For the next paragraph I want to display it in context with its predecessors because I have a point to illustrate.

—”Daddy, who is Jesus?” Cindy asked as she prepared for their weekly tea party.

Sunday was Cindy’s favorite day because she got Daddy all to herself for the entire afternoon, and he was her favorite person in the whole world. He knew everything. This Sunday was particularly important becauseCindy’s friend, Jessica, had told her there is a good man named Jesus who is with us all the time. Cindy wanted to know more about him.—


What I want to illustrate is the sequence of paragraph. We start with the introduction of the topic in Jesus and the tea party then the paragraph ends. Then we’re talking about Sunday, which has no relation to the narrative previous introduced. It manifests into a comment about her father, which is related since she’s talking to him, but it still starts as an out of nowhere topic and interrupts the flow of the story. Even in its grandeur scheme, the sentence being about her father is interruptive since the opening paragraph and story isn’t about her father. Then we start the third paragraph and resume the narrative or of Jesus. Unless you’re actively seeking to disrupt the reader, you want shared thoughts, descriptions, and themes together and not scattered through several other comments. (In the case of environment description you can space that out a little more, conveying it in drips as ancillary information attached to the main narrative, but you don’t want a full sentence dedicated to description shoved between two simultaneous or immediately subsequent actions because it’s unpleasant to read and destroys momentum.)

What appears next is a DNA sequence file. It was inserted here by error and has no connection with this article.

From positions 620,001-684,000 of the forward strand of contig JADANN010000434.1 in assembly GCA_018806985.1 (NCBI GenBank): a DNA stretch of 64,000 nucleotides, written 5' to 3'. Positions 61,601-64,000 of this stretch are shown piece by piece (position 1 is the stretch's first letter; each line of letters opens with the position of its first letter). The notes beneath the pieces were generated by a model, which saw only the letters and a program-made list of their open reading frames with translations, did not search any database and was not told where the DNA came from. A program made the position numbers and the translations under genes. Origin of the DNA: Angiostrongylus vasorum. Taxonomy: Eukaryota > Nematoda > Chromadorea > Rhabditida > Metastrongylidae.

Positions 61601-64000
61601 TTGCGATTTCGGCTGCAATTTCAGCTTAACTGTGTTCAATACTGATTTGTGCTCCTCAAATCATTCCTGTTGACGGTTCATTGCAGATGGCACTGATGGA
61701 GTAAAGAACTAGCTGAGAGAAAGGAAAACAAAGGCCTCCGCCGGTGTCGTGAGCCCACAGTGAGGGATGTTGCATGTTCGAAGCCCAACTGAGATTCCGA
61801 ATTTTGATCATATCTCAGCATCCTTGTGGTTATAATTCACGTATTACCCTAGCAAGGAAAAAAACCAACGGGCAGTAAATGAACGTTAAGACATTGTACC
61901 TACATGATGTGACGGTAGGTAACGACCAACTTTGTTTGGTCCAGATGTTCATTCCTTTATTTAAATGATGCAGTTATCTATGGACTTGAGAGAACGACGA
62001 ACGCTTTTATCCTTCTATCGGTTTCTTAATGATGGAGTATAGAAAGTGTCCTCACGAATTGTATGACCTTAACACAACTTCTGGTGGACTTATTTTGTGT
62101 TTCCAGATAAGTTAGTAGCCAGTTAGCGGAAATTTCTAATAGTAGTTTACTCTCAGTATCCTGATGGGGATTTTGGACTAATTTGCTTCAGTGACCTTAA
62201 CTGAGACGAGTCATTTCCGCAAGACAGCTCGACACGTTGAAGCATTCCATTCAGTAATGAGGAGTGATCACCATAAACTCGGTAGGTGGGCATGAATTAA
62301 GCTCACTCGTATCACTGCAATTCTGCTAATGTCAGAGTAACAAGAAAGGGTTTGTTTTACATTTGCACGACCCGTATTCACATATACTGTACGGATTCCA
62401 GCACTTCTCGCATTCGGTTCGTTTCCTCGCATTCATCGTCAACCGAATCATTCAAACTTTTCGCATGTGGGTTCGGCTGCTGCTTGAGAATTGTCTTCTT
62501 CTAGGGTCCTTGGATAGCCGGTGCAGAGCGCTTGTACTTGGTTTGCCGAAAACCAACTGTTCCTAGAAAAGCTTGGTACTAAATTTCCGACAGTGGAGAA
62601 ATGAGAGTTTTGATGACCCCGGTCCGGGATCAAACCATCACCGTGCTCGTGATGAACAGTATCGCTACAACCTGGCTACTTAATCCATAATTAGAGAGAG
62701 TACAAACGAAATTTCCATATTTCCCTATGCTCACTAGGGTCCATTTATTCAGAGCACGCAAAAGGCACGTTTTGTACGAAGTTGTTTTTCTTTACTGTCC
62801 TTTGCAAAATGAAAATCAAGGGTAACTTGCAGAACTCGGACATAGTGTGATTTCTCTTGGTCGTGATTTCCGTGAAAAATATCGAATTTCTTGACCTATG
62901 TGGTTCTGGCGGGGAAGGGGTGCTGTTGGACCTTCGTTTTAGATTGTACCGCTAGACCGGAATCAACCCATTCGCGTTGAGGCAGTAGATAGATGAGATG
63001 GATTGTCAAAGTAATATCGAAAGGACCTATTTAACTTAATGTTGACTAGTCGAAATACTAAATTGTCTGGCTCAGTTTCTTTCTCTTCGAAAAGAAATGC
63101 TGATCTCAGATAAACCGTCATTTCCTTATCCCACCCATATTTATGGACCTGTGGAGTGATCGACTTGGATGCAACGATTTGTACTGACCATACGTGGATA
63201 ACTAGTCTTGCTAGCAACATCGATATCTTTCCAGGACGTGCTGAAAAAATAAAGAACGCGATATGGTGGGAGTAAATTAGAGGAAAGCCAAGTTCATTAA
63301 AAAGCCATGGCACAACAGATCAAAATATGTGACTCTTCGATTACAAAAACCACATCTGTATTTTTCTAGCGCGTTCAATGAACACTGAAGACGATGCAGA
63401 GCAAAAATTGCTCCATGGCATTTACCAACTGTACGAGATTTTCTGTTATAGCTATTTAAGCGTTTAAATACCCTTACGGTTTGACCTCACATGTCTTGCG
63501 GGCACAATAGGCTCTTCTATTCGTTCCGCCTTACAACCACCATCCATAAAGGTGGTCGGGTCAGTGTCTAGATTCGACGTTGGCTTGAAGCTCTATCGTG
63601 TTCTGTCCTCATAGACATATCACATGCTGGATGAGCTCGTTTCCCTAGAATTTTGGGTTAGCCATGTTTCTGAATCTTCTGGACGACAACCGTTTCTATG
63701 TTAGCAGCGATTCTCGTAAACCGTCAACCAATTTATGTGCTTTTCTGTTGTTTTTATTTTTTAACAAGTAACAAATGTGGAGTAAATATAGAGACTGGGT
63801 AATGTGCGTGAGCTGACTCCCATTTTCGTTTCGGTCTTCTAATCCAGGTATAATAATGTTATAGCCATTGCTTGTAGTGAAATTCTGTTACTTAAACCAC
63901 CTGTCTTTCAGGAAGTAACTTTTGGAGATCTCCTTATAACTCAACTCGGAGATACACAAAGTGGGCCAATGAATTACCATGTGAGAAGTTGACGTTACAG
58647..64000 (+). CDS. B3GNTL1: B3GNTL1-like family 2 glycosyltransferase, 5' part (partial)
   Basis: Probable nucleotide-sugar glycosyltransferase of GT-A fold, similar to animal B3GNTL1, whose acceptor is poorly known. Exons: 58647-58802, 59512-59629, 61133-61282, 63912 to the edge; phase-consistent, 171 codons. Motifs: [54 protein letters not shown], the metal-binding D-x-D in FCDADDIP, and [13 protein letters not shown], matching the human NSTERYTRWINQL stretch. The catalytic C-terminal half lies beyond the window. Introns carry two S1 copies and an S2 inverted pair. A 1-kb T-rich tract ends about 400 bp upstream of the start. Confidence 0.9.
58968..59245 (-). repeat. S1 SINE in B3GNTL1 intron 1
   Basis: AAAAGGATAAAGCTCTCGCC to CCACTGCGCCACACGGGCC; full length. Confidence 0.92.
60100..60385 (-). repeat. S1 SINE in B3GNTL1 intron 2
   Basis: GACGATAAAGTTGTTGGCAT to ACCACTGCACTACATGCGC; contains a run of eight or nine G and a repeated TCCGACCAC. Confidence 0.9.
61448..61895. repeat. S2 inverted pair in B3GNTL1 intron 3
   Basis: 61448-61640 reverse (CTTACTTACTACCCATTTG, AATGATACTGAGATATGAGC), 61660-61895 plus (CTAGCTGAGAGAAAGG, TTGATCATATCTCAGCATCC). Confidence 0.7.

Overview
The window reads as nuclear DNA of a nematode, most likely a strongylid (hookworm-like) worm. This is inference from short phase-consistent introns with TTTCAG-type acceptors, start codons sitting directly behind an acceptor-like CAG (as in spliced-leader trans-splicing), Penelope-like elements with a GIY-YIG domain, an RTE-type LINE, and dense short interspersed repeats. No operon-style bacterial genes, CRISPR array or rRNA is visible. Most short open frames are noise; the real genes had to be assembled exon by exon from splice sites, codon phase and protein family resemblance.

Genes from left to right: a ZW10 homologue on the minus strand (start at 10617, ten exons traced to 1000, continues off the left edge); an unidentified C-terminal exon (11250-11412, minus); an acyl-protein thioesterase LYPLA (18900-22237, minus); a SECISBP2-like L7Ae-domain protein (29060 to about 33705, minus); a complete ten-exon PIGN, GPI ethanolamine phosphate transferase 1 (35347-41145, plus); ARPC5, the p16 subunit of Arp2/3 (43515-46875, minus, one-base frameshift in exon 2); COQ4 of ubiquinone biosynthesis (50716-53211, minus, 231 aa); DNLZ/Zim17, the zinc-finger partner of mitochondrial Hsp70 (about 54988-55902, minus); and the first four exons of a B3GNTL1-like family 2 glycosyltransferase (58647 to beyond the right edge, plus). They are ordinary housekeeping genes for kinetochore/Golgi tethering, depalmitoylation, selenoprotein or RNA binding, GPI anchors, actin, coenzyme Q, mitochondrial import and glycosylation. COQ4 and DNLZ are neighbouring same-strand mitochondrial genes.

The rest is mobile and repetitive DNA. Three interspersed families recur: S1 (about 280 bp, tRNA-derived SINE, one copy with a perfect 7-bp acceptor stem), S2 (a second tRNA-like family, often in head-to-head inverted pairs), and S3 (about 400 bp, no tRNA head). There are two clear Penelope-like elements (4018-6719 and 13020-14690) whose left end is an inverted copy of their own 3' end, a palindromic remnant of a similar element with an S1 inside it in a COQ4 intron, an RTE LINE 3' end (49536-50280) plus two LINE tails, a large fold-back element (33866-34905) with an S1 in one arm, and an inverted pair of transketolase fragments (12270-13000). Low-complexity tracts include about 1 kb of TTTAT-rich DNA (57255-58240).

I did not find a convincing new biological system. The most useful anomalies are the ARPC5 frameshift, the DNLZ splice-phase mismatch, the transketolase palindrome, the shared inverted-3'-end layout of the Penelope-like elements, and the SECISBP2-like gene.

As for the paragraph itself, it switches to present tense where its predecessors were past so we’ll need to correct the ‘is’ from ‘this is a’ and ‘who is’ and ‘us all’ to ‘all of them’. That or we would need to insert the quotation marks (possibly italics if this is internal) to indicate she’s quoting Jessica rather than remembering. Other than that, I would just adjust ‘who is’ to ‘who’s’ because that cuts a syllable and thus reads better due to the sentence’s length and because it reduces the number of glue words in a sentence with a fair amount of them. But I would still like to adjust the interruption of the middle paragraph. First I’ll try rearranging them slightly.





Sunday was Cindy’s favorite day because she got Daddy to herself for the entire afternoon and he was her favorite person in the whole world. He knew everything and this Sunday was particularly important becauseCindy’s friend, Jessica, had told her about a good man named Jesus who was with them all the time. Cindy wanted to know more about him.

“Daddy, who is Jesus?” Cindy asked as she prepared for their weekly tea party.—


There’s a few small changes: I deleted the ‘all’ from ‘all to herself’ because it read better without it (in my opinion) and I swapped ‘had told her there is/was’ to ‘had told her about,’ again because I thought it read better. Finally I added ‘and this Sunday was particularly important) because I really liked how that connected the progression of thoughts into one narrative. Combining the ‘he knew everything’ into the same sentence as ‘Jessica had told her’ also links that thought/comment more directly with ‘Cindy wanted to know more about him’ and those are two directly related sentence, so they both benefit from it. (Again building cohesion in the paragraph and narrative.)

What this sacrifices is the immediate narrative introduction that starting with ‘Who is Jesus’ provided. That’s not a huge issue for me considering what we gain, but it does have the effect of making the question ‘who is Jesus’ an inevitable, and thus known and boring follow-up. It’s such an obvious follow-up/is led into so heavily that it rings bells in my head of repetition and ‘telling the readers something they already know’.

Still, I think it reads mostly fine so we’ll leave it here.



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If you like what you read, check out the rest of the story and some of the author’s other works.https://www.writing.com/main/portfolio/view/crissy